Dick Cheney for president in 2012?
Even as the former vice president dismisses such talk, a movement is building to "draft" Cheney into running for president in 2012, according to Fox News.
Christopher Barron, a political consultant and former political director for the Log Cabin Republicans, filed papers last week to launch his "Draft Cheney 2012" group and Web site.
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Republicans need Cheney because he's the only one with the experience and conservative credentials necessary to lead the party at a critical juncture in its quest for identity and dominance, Barron said.
"We know that Dick Cheney doesn't want to run for president," Barron said. "This is about convincing the former vice president that we need him to run."
Barron is attracting contributions and hundreds of followers who want to see Cheney do more with his life.
"This is one of those seminal moments in the history of our party. . . What is this party going to stand for?" Barron said. "And I think there is only one man who is capable of bringing the entire Republican coalition together and speaking with clarity about the values that have made our party great. And that is Vice President Cheney."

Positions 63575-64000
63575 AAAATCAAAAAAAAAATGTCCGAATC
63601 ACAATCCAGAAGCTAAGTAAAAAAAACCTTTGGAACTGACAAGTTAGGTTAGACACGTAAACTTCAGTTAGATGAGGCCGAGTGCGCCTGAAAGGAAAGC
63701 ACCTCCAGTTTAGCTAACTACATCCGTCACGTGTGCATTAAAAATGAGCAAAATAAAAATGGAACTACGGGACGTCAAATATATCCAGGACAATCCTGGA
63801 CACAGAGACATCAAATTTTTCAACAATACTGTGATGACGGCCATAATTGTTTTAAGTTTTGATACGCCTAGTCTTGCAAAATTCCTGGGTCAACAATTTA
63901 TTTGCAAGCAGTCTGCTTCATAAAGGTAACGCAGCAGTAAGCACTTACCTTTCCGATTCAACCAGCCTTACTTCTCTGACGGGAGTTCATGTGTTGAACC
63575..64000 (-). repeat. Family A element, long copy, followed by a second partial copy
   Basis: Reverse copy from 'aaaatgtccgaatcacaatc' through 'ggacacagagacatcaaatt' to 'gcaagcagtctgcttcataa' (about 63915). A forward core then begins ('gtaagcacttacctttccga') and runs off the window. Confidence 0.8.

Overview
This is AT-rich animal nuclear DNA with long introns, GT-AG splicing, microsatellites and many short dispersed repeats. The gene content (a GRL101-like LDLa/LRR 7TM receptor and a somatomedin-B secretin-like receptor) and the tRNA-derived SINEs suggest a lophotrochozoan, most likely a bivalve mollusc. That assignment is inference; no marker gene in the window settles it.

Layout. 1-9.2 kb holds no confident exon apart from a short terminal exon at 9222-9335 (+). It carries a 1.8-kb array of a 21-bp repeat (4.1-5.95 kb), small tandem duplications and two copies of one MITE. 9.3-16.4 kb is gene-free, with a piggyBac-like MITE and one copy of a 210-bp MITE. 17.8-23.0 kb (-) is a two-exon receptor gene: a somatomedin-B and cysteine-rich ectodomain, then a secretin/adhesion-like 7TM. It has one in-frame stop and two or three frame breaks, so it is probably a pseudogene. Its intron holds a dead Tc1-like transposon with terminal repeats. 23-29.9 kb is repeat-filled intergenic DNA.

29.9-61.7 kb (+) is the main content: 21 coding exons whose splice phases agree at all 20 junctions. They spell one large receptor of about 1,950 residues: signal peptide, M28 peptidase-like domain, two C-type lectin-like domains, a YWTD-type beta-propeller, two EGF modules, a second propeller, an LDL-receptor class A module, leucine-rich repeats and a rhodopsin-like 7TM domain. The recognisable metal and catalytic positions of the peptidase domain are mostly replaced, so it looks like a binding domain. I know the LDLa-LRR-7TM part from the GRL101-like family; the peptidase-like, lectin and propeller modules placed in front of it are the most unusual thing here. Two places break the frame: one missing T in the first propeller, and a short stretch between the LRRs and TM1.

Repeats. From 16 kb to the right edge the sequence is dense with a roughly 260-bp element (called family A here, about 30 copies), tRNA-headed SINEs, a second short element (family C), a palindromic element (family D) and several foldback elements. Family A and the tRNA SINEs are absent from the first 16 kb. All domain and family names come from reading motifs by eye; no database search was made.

In a poll The Washington Post conducted last month, only one in about 800 people who lean Republican picked Cheney as the person who best reflects GOP principles, Fox reported.
In February, when the Conservative Political Action Conference' straw poll asked attendees whom they'd pick in 2012, Cheney's name wasn't even on the list, Fox pointed out. Former Massachusetts Gov. Mitt Romney, Louisiana Gov. Bobby Jindal, Texas Rep. Ron Paul, then-Alaska Gov. Sarah Palin, former House Speaker Newt Gingrich and former Arkansas Gov. Mike Huckabee topped that roster.
And Cheney, who has had four heart attacks and would be 71 in 2012, decided once not to run when President Bush's term expired and says now that he has zero interest in returning to politics.
"Why would I want to do that?" he said in a recent interview with Politico.com. "It's been a hell of a tour. I've loved it. I have no aspirations for further office."
Scott Stanzel, former deputy press secretary to Bush, told Fox that Cheney will probably never be convinced to run for president.
"I don't believe that Dick Cheney has any desire to run for office again and I take him at his word," Stanzel said, adding that he's "very influential" in the role he's already in.
"There are a lot of people out there who feel strongly about his service, but that's not to say they are advocating for him to run for president," he said. "I do not think his desire is to define the Republican Party. . . He is almost solely focused on defending the policies of the Bush administration."
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